Our services as planners – particularly as “day of coordinator”– are not all that tangible at first glance – they’re more abstract than, say, a wedding cake, which you can see, feel, and taste. But the basic truth is this: when you invest anywhere from 5k – 50k on upwards in an event, you are putting real money into it. If you were a corporation paying thousands for an event, you would be very careful to make sure it all goes well – it’s a pure business decision to hire an events pro to oversee it and protect your investment.

This astounding cake by the venerable Sylvia Weinstock required multiple phone calls and emails to ensure it flew (and drove!) safely from NYC to Palm Springs for May's Korakia event.

Banquet captains, catering managers, even photographers have told me, time and time again, that they end up stepping in to help things go well when a coordinator is lacking, but they don’t have the intricate knowledge of your vendors’ jobs to make sure the videographer who ran late stays an extra hour, or can whip out the florists’ contract to show them that they’re missing a centerpiece that they promised the client. They won’t be able to call in pizza when the lunch truck you ordered broke down (just happened last month), for example. They won’t be able to intensively analyze your timeline to make sure it’s realistic and allows for travel time to the location, or catch in your shuttle confirmation that the company goofed up on pickup time just 24 hours prior to the big day. It’s not because they don’t want to do these things – it’s because these things are not their job.

The team after setting up a candy bar at a Castle Green event. We time these set ups during dinner, otherwise the goodies would be gone before first course!

When we disclose our fees to potential clients, we sometimes hear in response that “we just need someone for the day” or “ an extra pair of hands to keep things running smoothly.” However, to coordinate all these moving parts, there needs to be preparation, meetings, and conversations (not just quick confirmation emails) with all vendors, or else the event will not be your envisioned ideal. This is not a hard-sell comment – this is the truth, based on experience.

I had a bilingual, Paris-based team assisting me brilliantly for June's destination wedding at the Hotel De Crillon.

Here’s how a typical fee quoted for a wedding breaks down:

  • 30% – 4 – 8 hours of prep for a typical wedding – securing diagrams from venue and aligning timeline with DJ and catering manager, reviewing contracts for any potential issues and ensuring we know exactly what vendors are supplying, serving as primary vendor liaison, and processing a spreadsheet that has all info (bridal party names and contact numbers, payments due, timeline, etc) that becomes our bible for the event. Also a fair amount of troubleshooting, nudging flaky vendors, catching a mistake on a vendor invoice, etc…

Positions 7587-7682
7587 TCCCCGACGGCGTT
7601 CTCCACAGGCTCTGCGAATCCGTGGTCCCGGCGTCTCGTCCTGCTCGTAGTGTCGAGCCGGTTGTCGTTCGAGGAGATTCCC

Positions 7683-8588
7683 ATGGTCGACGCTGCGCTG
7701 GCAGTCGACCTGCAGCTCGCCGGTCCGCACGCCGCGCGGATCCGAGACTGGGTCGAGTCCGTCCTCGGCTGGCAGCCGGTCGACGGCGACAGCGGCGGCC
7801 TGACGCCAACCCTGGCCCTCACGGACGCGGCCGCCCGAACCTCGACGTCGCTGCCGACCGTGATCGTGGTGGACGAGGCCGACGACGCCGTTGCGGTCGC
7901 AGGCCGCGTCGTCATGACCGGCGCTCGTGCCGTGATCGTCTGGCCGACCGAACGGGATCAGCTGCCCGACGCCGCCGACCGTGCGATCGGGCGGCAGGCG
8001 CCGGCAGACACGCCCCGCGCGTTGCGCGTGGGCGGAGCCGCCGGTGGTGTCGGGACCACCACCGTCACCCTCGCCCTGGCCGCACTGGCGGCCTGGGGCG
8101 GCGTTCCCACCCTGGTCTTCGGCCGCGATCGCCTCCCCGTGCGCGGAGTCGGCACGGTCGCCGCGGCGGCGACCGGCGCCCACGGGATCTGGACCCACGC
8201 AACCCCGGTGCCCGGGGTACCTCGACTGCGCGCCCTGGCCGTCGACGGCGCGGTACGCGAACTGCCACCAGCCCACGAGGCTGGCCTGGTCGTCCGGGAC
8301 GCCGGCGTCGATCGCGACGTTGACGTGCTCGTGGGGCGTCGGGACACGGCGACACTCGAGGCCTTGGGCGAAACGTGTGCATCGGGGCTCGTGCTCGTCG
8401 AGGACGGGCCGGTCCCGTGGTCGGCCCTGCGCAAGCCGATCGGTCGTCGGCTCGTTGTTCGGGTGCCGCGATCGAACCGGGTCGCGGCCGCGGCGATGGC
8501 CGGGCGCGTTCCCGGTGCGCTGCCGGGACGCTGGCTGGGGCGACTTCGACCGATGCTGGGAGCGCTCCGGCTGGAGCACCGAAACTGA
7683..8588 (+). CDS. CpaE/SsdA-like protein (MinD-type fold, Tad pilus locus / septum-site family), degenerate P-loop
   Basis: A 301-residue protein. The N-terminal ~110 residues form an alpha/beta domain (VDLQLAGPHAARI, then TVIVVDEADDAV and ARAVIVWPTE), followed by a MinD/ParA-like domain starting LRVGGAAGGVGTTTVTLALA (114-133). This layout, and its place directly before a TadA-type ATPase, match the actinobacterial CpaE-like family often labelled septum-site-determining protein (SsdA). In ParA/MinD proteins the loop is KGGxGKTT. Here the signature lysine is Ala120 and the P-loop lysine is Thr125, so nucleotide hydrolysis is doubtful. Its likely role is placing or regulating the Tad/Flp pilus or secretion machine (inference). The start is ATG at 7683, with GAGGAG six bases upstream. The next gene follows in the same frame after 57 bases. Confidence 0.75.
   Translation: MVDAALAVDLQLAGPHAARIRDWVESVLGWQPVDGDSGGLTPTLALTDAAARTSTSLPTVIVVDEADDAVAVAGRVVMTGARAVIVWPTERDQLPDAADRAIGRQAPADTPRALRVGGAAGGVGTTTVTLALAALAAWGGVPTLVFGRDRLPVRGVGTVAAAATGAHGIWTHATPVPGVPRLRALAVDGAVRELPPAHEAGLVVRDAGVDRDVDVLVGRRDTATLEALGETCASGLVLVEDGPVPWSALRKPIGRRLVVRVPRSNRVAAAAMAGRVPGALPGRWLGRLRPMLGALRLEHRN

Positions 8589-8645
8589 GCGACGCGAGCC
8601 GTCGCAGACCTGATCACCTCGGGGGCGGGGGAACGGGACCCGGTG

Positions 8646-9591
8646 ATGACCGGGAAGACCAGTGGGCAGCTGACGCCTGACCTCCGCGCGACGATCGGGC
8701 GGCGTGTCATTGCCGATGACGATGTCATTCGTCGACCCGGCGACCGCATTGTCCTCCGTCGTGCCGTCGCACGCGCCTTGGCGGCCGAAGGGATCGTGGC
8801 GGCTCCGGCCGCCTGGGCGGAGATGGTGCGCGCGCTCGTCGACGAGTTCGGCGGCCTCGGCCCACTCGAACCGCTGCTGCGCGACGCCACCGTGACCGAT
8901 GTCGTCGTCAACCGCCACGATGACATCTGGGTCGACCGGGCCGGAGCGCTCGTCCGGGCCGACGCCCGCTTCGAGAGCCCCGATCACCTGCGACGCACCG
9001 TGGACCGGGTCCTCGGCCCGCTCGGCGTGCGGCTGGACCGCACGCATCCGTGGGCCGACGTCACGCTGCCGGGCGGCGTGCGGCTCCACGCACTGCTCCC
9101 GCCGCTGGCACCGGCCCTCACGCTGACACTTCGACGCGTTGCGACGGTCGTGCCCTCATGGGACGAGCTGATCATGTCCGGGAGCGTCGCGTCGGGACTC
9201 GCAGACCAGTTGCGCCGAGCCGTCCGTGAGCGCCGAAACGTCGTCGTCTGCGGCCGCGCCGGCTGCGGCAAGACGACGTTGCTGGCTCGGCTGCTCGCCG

• 20% – Face to face meetings. We offer 1 meeting for reception planning, 1 for ceremony planning, and 1 onsite walkthrough. Gas is my top expense and this portion of the fee allows me to afford mileage for the meetings.
  • 30% – This chunk covers time, effort, and labor on the big day. There is much manual labor and energy spent, as well as logistical management. We arrive quite early to check in with the bride, and stay till the end to pack up décor and close out any issues.
  • 10% – Ceremony rehearsal. It’s about a 4-hour chunk of time, and costs us in mileage, time and effort; this adds on to the work load and our expenses.
  • 10% – assistant fees, lunch, and parking for staff on the wedding day.

Folded into all of these percentages is the client’s ongoing accessibility to the lead coordinator with unlimited phone and email contact – helping the client make key planning decisions, offering vendor recommendations, adding items to the timeline, discussing etiquette issues, passing along articles of interest or a snapshot of a cool flower we saw at the mart that they might like in their bouquet. We take a thoughtful personal interest into all our client’s weddings – after all, they provide our livelihood.

As a proud small business, we are committed to our clients 100%. We don’t take other people’s money lightly – we want to make sure our couples believe they could have paid double for us, and we would have been worth it.

The main thing, though, is this: I’d do this for free if I had to. I love what I do. I always go above and beyond for my clients, every chance I get.  However, I have many of the same burdens my clients do – health insurance premiums, taxes, insurance costs, etc.  A good coordinator makes sure to carefully price his or her fees to reflect their own expenses and time invested, without adding any more than necessary to your budget.  And in the end, you’ll have a low-stress, beautiful, and happy event – something worth its weight in gold!

Leave a Reply